Most centrally-planned articulation for transfer regimes are based on direct, formally defined, and linear “pathways” from college to university. In these studies, we find an example of system planners and students, as Scott and Townsend might say, “seeing” things differently, often not direct and not linear. Cowin (2013) might say that this is the type of student behaviour that makes “multi-directional” articulation preferable if not necessary. Students who participated in these studies reported at least six different actual “pathways.” In proportionally ranked descending order, and after combining the two studies (264 student participants) those pathways are:
The variety of pathways that students report and follow so wide that articulation should not be so formal or so centralized as to limit the number of authentic pathways that students “see” and sometimes construct in their own. When students chose to construct their own pathways, they often did so as a means of reducing uncertainty about the match between academic credentials and the labour market. This was especially pronounced in the follow-up study.
The second lesson is closely related to the first. One of the participating colleges, between the second and third studies, began to develop a data and analytics “dashboard” that enabled tracking of several measures of institutional performance, among which are degree completion, time to degree, labour market match, and retention by program, all taking into account GPA. Based on GPA and program of initial registration, the choice and opportunity to transfer internally as an alternative to dropping-out increased the college’s rate of graduation by almost ten per cent. The college’s dashboard is still in the beta stage. Even if the dashboard were fully in place, this result applies to only one college — albeit the largest in the studies — with a particular array of programs and standards for internal transfer. The lesson, which can only be tentative at this point, is that articulation should not be so tight and formulaic as to discourage internal transfer. Given extensive evidence about income differentials between college drop-outs and college graduates, particularly college graduates who transfer to university, the cost — either private or public — of longer time to completion is justifiable in terms of net return.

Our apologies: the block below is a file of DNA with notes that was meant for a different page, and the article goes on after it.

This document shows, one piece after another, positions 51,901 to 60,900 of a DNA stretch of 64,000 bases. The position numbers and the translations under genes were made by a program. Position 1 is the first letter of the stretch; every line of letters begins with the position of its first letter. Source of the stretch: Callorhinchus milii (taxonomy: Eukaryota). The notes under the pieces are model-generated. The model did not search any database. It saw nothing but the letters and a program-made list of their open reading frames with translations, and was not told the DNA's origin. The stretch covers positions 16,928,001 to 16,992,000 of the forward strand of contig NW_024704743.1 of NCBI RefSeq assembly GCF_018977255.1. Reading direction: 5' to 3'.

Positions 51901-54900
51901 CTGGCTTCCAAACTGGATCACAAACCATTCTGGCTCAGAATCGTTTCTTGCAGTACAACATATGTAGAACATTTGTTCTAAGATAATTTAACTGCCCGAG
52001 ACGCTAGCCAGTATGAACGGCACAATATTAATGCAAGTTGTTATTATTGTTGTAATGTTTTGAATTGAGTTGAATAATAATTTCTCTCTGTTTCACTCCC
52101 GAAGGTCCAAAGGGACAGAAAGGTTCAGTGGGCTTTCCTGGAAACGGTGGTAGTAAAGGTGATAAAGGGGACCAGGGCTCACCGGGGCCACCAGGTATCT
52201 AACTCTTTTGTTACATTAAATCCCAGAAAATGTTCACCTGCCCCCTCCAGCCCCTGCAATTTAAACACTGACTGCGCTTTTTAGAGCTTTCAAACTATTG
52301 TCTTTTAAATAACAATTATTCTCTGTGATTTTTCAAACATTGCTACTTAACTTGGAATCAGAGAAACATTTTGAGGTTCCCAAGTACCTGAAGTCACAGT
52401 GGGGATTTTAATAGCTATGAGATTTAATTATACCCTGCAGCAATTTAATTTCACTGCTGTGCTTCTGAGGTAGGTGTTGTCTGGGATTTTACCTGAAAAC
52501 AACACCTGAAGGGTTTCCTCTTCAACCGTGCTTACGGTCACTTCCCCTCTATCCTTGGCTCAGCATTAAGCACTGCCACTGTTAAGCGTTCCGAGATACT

The third lesson, then, is that financial cost does not make as much difference to students’ interest in transfer as conventional wisdom assumes it does. This does not mean that maximizing transfer of credit does not result in savings, sometimes more for government than for students. What his could mean, on the basis of both studies, is that, at least, some students either do not understand the cost equation (Usher, 2005) or, when they do, they attach relatively little significance to it. In the original study, however, few participating student saw their choice as between successfully transferring to university or failing to graduate with no credential at all. For students who were interviewed in the follow-up study, that choice was a more realistic possibility. Those students reported the difficulties that they encountered in finding information about internal transfer and, when they did, about transferring credits internally. They were more aware — if, according to interview evidence, perhaps not much better informed — of the possible financial effects of increased the time to graduation. But internal transfer was still the preferred choice, in most cases in order to improve the credential-to-labour market match and long-term employability.